Pump prices are expected to continue their decline even as Hurricane Sandy threatens the East Coast.
Ample supply numbers and contracting demand pushed oil prices to a three-month low last week. U.S. oil supplies jumped almost 6 million barrels last week to 375 million barrels, the highest level for this time of year since 1982, according to the Energy Department. While production holds at a 17-year high, gasoline consumption dropped to its slowest rate since March.
Weak demand in the U.S. is not solely responsible for the drop in oil prices. Fuel demand in Europe remains weak with Spain's unemployment rate at 25 percent and the euro area at 11.4 percent unemployment, according to the National Statistic Institute.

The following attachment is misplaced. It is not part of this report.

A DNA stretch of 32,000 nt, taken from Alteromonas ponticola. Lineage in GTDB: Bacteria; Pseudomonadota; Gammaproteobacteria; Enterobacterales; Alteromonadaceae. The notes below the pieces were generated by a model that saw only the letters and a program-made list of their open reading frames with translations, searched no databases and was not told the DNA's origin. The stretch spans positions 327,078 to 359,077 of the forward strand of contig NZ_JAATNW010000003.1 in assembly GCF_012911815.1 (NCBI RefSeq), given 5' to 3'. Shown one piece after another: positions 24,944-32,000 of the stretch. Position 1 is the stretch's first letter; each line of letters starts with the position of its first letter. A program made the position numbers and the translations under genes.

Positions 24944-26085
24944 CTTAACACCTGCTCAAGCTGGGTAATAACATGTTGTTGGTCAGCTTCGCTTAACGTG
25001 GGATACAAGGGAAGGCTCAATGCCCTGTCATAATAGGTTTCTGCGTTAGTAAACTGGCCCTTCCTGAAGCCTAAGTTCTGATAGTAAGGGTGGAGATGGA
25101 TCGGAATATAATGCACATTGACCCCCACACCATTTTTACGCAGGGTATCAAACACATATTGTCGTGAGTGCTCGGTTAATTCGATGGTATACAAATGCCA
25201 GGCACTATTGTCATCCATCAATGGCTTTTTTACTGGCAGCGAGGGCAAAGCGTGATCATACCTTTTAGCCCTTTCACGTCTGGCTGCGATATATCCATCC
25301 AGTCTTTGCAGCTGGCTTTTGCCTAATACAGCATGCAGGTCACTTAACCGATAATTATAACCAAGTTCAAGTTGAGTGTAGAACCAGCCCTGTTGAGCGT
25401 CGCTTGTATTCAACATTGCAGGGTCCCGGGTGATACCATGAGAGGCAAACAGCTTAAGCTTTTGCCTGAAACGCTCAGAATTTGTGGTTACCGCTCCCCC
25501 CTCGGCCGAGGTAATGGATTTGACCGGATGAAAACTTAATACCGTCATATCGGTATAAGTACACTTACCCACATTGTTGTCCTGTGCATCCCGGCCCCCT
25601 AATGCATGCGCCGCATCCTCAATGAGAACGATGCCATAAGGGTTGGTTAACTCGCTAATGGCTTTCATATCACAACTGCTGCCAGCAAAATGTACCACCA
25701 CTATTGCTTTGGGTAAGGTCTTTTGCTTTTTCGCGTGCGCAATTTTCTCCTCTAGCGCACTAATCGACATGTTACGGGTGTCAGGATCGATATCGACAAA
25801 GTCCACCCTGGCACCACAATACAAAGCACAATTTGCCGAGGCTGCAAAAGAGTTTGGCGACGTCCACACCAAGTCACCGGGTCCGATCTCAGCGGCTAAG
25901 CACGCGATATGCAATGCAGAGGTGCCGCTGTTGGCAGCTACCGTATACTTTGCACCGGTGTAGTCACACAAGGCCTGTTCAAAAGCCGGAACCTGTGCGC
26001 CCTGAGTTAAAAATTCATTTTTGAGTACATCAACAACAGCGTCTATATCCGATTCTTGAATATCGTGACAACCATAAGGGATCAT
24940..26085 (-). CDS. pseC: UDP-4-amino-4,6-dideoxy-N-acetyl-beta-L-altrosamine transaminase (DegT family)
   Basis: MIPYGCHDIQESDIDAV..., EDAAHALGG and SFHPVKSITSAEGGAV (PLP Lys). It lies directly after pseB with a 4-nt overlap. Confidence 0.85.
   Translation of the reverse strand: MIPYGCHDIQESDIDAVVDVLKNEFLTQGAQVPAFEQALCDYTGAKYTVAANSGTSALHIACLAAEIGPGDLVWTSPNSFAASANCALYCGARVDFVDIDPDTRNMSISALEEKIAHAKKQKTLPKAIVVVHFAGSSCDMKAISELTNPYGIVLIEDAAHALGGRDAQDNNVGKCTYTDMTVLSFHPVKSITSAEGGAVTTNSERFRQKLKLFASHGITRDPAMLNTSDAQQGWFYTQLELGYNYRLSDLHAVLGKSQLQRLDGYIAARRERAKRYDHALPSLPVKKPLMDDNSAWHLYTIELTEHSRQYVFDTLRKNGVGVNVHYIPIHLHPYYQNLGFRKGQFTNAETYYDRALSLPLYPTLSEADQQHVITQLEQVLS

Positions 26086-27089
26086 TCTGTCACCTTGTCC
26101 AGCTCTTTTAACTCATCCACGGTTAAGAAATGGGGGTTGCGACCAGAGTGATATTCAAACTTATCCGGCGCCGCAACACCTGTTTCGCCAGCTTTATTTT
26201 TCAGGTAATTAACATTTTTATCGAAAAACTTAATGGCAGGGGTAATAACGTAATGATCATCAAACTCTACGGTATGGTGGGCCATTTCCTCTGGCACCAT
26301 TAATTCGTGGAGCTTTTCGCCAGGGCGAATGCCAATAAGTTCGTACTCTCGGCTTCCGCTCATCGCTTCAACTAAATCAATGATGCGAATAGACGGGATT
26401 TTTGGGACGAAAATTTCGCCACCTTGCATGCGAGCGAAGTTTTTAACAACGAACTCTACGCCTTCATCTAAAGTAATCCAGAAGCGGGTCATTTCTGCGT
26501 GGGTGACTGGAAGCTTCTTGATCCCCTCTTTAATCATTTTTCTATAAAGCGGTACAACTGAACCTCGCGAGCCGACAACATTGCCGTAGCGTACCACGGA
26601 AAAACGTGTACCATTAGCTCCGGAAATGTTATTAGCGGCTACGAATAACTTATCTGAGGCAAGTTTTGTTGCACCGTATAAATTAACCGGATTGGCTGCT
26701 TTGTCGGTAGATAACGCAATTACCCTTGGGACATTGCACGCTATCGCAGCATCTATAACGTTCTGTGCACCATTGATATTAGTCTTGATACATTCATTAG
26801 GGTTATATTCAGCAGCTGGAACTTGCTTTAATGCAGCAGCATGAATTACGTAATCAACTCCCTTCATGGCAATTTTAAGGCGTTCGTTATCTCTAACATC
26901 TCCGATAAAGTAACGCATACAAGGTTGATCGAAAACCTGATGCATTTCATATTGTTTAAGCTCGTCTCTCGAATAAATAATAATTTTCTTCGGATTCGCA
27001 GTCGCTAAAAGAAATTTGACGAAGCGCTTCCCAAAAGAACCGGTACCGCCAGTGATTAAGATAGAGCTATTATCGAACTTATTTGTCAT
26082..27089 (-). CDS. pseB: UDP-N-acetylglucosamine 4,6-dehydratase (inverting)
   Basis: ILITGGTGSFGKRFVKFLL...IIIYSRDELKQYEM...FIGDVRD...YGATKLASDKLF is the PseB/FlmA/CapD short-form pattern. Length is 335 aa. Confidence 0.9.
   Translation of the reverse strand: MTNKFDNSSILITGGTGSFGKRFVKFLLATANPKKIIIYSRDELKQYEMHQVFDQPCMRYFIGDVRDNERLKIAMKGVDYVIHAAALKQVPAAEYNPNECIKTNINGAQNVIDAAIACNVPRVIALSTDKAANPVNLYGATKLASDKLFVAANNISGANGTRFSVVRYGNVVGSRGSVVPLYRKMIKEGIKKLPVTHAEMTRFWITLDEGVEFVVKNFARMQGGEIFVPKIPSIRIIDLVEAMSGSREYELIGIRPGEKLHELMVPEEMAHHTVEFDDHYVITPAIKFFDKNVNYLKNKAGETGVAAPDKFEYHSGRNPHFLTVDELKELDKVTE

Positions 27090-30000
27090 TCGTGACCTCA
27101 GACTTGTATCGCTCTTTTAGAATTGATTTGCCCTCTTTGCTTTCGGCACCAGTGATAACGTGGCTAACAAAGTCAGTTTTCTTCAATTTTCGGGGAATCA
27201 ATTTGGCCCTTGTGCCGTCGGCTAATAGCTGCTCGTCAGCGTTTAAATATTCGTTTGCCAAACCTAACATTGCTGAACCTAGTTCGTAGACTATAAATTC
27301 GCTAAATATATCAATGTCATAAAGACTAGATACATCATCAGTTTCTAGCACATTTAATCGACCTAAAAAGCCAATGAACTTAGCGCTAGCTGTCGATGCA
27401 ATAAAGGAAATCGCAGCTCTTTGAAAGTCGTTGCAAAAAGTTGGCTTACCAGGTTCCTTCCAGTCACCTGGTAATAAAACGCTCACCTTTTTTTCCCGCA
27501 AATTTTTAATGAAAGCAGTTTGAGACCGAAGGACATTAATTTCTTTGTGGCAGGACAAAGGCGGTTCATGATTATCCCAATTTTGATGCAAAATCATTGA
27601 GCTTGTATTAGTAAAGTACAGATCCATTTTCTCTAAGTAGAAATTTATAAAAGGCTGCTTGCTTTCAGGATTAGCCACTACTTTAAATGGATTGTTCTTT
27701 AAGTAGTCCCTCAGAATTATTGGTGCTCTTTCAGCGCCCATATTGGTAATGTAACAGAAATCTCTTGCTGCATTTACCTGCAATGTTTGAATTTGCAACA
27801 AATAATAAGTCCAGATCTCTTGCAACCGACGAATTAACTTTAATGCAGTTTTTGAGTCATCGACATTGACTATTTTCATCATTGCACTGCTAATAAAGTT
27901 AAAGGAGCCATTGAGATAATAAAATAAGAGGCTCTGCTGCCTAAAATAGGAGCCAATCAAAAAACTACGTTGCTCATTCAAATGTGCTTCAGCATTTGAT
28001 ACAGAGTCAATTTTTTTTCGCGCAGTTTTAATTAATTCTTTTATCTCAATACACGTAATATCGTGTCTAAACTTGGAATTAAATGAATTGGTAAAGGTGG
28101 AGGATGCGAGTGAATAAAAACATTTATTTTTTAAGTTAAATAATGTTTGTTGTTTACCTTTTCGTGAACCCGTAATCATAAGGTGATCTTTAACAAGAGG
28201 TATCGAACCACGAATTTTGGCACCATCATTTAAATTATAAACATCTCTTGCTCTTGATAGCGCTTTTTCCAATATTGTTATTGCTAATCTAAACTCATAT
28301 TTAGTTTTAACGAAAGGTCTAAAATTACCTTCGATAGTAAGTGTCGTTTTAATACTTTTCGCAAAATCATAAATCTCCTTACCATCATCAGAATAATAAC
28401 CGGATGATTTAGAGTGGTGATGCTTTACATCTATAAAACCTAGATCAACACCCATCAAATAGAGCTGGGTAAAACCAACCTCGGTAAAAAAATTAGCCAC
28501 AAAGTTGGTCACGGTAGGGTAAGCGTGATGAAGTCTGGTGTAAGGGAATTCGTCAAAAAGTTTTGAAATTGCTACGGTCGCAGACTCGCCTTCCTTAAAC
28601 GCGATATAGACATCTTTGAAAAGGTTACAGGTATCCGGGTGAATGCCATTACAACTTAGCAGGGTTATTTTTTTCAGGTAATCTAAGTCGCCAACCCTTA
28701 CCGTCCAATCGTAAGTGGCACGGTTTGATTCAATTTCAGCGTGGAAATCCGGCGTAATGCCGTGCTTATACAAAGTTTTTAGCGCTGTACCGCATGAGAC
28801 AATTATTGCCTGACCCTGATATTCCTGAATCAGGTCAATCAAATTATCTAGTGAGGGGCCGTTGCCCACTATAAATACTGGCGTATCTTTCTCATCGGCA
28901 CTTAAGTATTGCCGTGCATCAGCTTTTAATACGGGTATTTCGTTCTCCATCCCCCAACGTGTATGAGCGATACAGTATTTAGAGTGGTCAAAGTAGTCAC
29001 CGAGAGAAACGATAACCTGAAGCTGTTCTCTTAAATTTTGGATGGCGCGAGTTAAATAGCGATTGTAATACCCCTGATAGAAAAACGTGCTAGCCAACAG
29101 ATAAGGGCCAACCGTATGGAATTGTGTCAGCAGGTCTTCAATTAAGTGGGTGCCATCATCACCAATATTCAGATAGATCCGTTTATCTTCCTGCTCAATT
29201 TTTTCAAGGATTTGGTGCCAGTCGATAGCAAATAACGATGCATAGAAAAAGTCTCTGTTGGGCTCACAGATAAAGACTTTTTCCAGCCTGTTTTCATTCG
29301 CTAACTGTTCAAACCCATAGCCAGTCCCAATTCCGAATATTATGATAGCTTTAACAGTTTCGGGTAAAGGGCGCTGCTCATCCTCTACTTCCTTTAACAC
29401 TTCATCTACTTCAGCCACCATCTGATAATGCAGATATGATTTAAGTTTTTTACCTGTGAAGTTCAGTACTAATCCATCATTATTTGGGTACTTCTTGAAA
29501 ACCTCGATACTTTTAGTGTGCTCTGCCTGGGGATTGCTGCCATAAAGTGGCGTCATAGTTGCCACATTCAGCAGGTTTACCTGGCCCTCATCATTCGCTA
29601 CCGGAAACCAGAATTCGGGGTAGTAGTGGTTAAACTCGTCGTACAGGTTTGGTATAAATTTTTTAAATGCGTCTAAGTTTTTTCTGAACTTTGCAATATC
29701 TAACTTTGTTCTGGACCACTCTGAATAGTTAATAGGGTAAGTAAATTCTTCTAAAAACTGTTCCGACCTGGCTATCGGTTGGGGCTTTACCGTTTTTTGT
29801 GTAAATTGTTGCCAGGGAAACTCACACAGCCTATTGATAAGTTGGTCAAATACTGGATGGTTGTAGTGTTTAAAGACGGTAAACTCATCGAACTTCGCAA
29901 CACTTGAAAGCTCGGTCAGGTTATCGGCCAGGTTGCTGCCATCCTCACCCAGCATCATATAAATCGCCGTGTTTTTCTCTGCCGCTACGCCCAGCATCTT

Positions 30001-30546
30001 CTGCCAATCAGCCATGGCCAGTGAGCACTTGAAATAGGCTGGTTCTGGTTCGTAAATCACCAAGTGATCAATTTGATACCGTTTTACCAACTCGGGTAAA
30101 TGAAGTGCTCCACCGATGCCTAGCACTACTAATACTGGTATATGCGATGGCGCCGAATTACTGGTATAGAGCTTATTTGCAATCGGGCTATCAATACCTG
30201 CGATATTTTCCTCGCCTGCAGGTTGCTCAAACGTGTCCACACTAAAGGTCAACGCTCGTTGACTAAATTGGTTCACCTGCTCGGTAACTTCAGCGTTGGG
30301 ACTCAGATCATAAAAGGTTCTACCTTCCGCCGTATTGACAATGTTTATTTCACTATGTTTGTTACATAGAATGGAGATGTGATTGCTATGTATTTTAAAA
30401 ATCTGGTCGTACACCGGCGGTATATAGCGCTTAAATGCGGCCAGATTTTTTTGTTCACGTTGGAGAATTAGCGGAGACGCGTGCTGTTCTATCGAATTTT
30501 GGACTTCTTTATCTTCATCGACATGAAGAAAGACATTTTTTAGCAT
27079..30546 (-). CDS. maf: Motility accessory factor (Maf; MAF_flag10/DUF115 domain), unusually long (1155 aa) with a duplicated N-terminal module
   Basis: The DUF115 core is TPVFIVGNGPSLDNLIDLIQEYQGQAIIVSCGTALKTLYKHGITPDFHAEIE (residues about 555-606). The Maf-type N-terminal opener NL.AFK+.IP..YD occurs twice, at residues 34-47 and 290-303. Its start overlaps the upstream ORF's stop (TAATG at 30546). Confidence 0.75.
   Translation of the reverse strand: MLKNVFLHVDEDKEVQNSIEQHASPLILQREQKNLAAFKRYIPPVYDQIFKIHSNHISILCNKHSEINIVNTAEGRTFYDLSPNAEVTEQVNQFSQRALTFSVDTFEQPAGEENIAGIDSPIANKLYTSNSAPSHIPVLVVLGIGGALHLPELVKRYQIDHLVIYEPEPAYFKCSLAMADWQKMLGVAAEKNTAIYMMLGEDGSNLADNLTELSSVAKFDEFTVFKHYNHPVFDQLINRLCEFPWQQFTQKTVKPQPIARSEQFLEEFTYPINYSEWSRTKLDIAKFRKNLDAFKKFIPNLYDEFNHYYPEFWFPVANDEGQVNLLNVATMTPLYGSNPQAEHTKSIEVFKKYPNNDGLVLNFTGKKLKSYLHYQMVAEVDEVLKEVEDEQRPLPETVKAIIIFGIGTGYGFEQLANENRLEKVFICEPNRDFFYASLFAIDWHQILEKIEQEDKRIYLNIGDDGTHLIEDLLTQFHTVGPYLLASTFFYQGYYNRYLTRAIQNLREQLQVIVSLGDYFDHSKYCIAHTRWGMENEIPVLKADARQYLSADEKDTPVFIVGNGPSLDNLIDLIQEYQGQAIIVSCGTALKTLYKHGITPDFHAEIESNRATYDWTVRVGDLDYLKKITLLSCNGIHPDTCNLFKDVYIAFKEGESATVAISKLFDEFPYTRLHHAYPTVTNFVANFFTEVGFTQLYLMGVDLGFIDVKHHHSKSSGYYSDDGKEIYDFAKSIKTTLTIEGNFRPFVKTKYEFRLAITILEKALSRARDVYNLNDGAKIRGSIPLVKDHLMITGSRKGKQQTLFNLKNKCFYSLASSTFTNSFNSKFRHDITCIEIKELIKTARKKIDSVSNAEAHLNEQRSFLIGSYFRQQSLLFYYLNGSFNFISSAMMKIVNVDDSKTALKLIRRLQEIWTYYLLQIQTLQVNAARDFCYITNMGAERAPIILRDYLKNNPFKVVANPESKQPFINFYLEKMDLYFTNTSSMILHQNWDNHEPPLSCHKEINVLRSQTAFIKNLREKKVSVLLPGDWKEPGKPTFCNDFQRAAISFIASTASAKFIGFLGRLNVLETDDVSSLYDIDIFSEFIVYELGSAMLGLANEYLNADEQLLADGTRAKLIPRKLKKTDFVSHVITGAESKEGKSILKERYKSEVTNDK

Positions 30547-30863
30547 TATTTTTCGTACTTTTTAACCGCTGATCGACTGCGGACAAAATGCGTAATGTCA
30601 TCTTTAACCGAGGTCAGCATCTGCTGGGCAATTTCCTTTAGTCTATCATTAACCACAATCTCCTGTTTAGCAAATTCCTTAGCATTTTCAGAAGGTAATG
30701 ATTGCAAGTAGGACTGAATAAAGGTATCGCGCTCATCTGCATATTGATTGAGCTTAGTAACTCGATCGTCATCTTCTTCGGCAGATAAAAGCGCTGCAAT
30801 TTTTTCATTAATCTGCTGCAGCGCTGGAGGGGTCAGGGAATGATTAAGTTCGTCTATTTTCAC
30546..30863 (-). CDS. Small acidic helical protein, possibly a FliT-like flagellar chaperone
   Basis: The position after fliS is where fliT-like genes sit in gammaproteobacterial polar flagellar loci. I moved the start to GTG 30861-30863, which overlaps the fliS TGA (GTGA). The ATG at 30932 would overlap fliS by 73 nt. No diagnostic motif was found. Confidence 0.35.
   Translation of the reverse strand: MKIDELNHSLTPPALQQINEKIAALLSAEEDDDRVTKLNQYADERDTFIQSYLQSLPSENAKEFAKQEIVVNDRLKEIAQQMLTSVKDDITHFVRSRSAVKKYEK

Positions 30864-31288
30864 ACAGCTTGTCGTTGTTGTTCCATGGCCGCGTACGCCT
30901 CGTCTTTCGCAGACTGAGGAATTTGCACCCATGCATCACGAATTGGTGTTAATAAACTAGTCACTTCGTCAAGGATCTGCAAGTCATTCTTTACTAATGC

"While motorists would expect gas prices to surge with Hurricane Sandy headed for the East Coast, the storm has not yet caused prices to spike," said Jessica Brady, AAA spokeswoman, The Auto Club Group. "Despite Sandy, retail gas prices are forecast to fall further this week and the downward trend is expected to continue into the Thanksgiving holiday."
A barrel of oil settled Friday at $86.28 on the New York Mercantile Exchange--$3.77 less than the week prior.
The national average price of regular unleaded gasoline is $3.55, 13 cents less than last week. Florida’s average of $3.52 and Tennessee’s average of $3.32 both dropped 12 cents from last week. Georgia’s average price of $3.41 also decreased 13 cents from last week, respectively. Visit AAA’s Daily Fuel Gauge Report to find national, state, and local metro market retail gasoline prices.
Current and past gas price averages: National: